Point to point racing differs from racing “under rules” because it is a purely amateur sport. Jockeys are not paid to race, apart from their expenses.
A brown horse with black mane and tail.
Open to any horse which is the property of a Member of the Club or Association stated and which has been hunted and qualified with any Hunt in Great Britain during the current season.
A fenced in area of the course where horses which are about to race parade round in a circle so that spectators may see them. At an allotted time the jockeys then mount their horses and circle round again before heading off onto the course itself.
For those that have been hunted and qualified with the promoting Hunt or any of the Qualifying Hunts listed in the race conditions during the current season.
Races for horses which have been hunted & qualified with the promoting Hunt during the current season, and if so desired, additional Hunt(s) up to an overall total of four, which are the property of Masters, Members, Farmers or Subscribers of that Hunt(s). To be ridden by those qualified to enter or their respective spouses or children or by a person who has paid to the Hunt(s) the subscription for one or more days Hunting who hold a Riders Qualification Certificate for the current season from the Hunt(s) concerned, or Proof of Qualification signed by the Promoting Hunts’ Secretary.
Hunter chases take place at national hunt racecourses, but are only open to horses that have hunter certificates. Hunter certificates are issued to horses that have hunted for at least four days in the season before racing starts in January. In addition, the jockey must be an amateur who has obtained a certificate from the hunt Secretary.

Unlike point-to-points, licensed trainers as well as amateur trainers may have runners in Hunter Chases. This often causes controversy when big name trainers run former Grade 1 horses in Hunter Chases as amateur trainers feel they are unable to compete. New rules which took effect in 2009 will prevent horses which have finished in the first 3 of a Grade 1 or 2 chase in the previous season from taking part.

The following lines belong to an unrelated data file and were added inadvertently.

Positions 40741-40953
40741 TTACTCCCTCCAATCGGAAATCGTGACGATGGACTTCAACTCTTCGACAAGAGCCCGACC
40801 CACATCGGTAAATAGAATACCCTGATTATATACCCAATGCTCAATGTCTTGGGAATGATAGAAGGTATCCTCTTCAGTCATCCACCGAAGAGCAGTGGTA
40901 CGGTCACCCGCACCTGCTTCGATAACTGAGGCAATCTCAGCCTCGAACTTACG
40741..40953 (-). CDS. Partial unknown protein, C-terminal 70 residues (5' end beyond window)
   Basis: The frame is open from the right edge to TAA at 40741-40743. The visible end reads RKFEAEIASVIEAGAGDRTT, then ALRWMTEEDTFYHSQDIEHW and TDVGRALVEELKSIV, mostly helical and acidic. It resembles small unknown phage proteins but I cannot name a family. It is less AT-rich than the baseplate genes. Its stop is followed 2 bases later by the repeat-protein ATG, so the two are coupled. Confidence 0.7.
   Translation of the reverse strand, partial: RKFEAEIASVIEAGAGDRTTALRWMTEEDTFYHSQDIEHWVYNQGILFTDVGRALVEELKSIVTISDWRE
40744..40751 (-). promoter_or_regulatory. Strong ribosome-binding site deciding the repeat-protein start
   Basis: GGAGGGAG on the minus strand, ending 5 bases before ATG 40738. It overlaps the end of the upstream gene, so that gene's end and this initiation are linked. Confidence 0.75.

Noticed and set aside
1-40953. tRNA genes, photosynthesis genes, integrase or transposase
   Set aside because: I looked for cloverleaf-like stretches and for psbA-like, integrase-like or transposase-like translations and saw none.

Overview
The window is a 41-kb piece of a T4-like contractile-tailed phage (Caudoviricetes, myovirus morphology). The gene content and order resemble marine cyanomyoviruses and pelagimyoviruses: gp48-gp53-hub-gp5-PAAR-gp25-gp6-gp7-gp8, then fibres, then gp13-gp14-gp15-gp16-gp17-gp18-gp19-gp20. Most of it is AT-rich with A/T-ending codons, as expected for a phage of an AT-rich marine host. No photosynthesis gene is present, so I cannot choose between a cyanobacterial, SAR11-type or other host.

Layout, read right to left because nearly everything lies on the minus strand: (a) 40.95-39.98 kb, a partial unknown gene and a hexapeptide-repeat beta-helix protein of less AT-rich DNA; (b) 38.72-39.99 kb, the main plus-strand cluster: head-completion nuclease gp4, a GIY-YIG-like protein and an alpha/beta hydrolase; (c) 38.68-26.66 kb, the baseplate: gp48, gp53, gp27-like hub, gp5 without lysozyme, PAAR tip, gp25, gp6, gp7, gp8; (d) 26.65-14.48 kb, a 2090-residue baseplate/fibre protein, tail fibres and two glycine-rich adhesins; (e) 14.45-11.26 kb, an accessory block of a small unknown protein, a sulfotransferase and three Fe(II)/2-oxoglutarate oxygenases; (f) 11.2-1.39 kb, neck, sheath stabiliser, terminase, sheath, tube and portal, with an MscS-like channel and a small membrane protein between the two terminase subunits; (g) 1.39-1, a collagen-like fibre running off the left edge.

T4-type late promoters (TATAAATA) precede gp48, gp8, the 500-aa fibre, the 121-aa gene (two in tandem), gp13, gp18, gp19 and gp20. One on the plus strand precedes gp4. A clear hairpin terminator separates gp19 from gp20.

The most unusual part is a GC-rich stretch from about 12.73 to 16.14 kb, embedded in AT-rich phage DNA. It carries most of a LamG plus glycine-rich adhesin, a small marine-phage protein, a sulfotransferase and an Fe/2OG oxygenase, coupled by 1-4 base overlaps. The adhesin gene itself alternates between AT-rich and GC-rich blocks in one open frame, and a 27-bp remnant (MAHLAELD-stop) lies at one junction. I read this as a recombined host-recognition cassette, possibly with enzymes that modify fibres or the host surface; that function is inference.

The two biggest Hunter Chases are the Aintree Fox Hunters’ Chase and Cheltenham Foxhunter Chase. The Aintree Fox Hunters’ is run as the feature race on the first day of the Grand National meeting over one circuit of the Grand National course. This gives amateur riders the chance to jump these famous fences before the professionals.

The Cheltenham Foxhunter is run after the Gold Cup over the same distance and is often referred to as the amateur Gold Cup.

Open to any horse which has been hunted and qualified with any Hunt in Great Britain during the current season, which has NOT WON any Flat Race (other than a National Hunt Flat Race or French AQPS Flat Race), Steeplechase or Hurdle Race under the Rules of any Recognised Racing Authority or any MENS, LADIES, MIXED OPEN or INTERMEDIATE Point-to-Point races.
Open to any horse which has been hunted and qualified with any Hunt in Great Britain during the current season. To be ridden by Ladies only.
Open to horses that have been hunted and qualified with any Hunt in Great Britain during the current season, unless it is CONFINED to horses hunted & qualified with the promoting Hunt or any of the Qualifying Hunts listed in the race conditions or to a Club, Association or Service, which has never won a race at a Point-to-Point meeting or a National Hunt Flat Race, Flat Race, Steeplechase or Hurdle Race under the Rules of Racing or any Recognised Racing Authority other than a match or private sweepstake. A MAIDEN HORSE means a MAIDEN AT THE TIME OF STARTING.
OPEN to any horse which has been hunted and qualified with any Hunt in Great Britain during the current season. To be ridden by Gentlemen only.
OPEN to any horse which has been hunted and qualified with any Hunt in Great Britain during the current season. To be ridden by Ladies or Gentlemen.
Open to any horse which has been hunted and qualified with any Hunt in Great Britain during the current season, unless it is CONFINED to specific Hunts, Clubs, Associations or Services, which has NOT WON any Race under the Rules of Racing or of any Recognised Racing Authority or any Point-to-Point Race OTHER than a Maiden race or Hunt(s) Members race.
The Thoroughbred, also referred to as a “blood horse”, as it is known today was developed in 17th- and 18th-century England, when native mares were crossbred with imported Oriental stallions imported into England from the Middle East: the Byerley Turk (1680s), the Darley Arabian (1704), and the Godolphin Arabian (1729). During the 18th and 19th centuries, the Thoroughbred breed spread throughout the world; they were imported into North America starting in 1730 and into Australia, Europe, Japan and South America during the 19th century. Millions of Thoroughbreds exist today, and more than 118,000 foals are registered each year worldwide.

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